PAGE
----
Garlicky Chicken With Herbs & Vinegar

December  4, 2020
3 Ratings
Photo by Photographer: Ty Mecham Prop Stylist: Amanda Widis Food Stylist: Samantha Seneviratne
Author Notes

Haven’t you noticed that so many of the best chicken dishes get hit with a splash of vinegar? When I think of vinegar and chicken, (read more about this timeless combo here) my mind immediately jumps to Chicken Savoy. Though the dish is simple, it’s attracted a cult following in Essex County, New Jersey. After first debuting at Belleville’s Belmont Tavern in the 1960s, the dish has turned up on menus at red sauce restaurants all around the area. The official recipe remains a tightly-kept secret, so when I crave chicken and vinegar at home, I riff on Chicken Savoy.

I like to serve this with lots of crusty Italian bread, the finest option for mopping up the tangy pan sauce. A side of something crunchy and bitter—like barely-blanched broccoli rabe tossed with lemon juice or a salad of chicories like radicchio, treviso, and endive—work well if you’re looking for something extra. —Rebecca Firkser

  • Prep time 10 minutes
  • Cook time 35 minutes
  • Serves 6
  • 3 pounds bone-in, skin-on chicken legs and thighs
  • Kosher salt and freshly ground black pepper
  • 2 ounces Pecorino Romano or Parmesan (or a scant 1/2 cup pre-grated)
  • 5 large garlic cloves
  • 5 oil-packed anchovy fillets
  • 2 tablespoons dried oregano
  • 2 tablespoons dried thyme
  • 1/2-1 teaspoons red pepper flakes
  • 4 tablespoons olive oil, divided
  • 3/4 cup dry white wine, chicken broth, or a mix
  • 2 tablespoons red wine vinegar, divided
  • 2 tablespoons balsamic vinegar, divided
  • Small handful fresh oregano and/or thyme sprigs
  • Freshly chopped parsley, for serving
  • Good Italian bread, for serving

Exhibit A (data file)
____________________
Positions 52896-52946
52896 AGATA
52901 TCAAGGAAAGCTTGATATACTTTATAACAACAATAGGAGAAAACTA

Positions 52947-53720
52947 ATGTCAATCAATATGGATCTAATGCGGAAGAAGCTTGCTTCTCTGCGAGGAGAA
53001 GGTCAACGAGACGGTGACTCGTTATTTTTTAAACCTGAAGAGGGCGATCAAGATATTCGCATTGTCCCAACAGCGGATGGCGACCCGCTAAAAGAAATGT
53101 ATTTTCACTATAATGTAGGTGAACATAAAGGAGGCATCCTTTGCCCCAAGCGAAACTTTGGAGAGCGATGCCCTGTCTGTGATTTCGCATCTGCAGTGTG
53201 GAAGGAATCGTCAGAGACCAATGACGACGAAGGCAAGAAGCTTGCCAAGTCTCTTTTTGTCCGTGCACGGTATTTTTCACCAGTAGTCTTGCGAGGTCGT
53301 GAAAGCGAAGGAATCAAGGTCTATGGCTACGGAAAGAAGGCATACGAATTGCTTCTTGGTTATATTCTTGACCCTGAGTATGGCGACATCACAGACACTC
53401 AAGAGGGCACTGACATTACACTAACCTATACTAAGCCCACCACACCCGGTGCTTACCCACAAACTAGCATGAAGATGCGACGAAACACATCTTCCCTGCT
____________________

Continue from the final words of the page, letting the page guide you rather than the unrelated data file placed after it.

In This Recipe
  1. Heat the oven to 450ºF. Pat-dry the chicken and season well on all sides with salt and pepper.
  2. If not using pre-grated, cut the cheese into a couple pieces, place in a food processor and pulse until the cheese is finely grated (or, if using pre-grated, just add the cheese to the machine). Add the garlic, anchovies if using, herbs, red pepper flakes, and 3 tablespoons of olive oil. Pulse until a paste forms. (This mixture can also be made by hand: Grate the cheese on the fine holes of a box grater. Finely chop the herbs and garlic before mixing with red pepper flakes and oil.) Season with a big pinch of salt and lots of pepper.
  3. Heat remaining tablespoon oil in a large oven-safe (stainless steel or cast-iron work best) skillet over medium-high heat. Nestle in half the chicken parts, skin-side down. Sear the chicken until it releases from the pan naturally and is well-browned, 8 to 10 minutes. Flip the chicken and let cook for another 8 minutes. Transfer the chicken to a sheet pan (or plate or platter) skin-side up, then repeat with remaining chicken parts.
  4. Use a spoon or spatula to smear the cheese-herb mixture over the skin side of each chicken piece.
  5. Pour the white wine or broth, and 1 tablespoon each of the balsamic and red wine vinegars into the skillet, and use a wooden spoon to loosen any browned bits stuck to the pan. Scatter sprigs of fresh oregano and thyme, then return all the chicken, still skin-side up, to the skillet. Transfer the skillet to the oven and cook until the liquid has reduced by about half and the chicken is cooked through, registering at least 165ºF on an instant-read thermometer, about 15 minutes. Transfer the chicken to a serving platter deep enough to hold the sauce.
  6. Scrape up any browned bits in the pan and stir in the remaining tablespoon of both vinegars. Pour pan sauce over the chicken and serve topped with parsley.

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Rebecca Firkser is the assigning editor at Food52. She used to wear many hats in the food media world: food writer, editor, assistant food stylist, recipe tester (sometimes in the F52 test kitchen!), recipe developer. Her writing has appeared in TASTE, The Strategist, Eater, and Bon Appetit's Healthyish and Basically. She contributed recipes and words to the book "Breakfast: The Most Important Book About the Best Meal of the Day." Once upon a time, she studied theatre design and art history at Smith College, so if you need a last-minute avocado costume or want to talk about Wayne Thiebaud's cakes, she's your girl. You can follow her on Instagram @rebeccafirkser.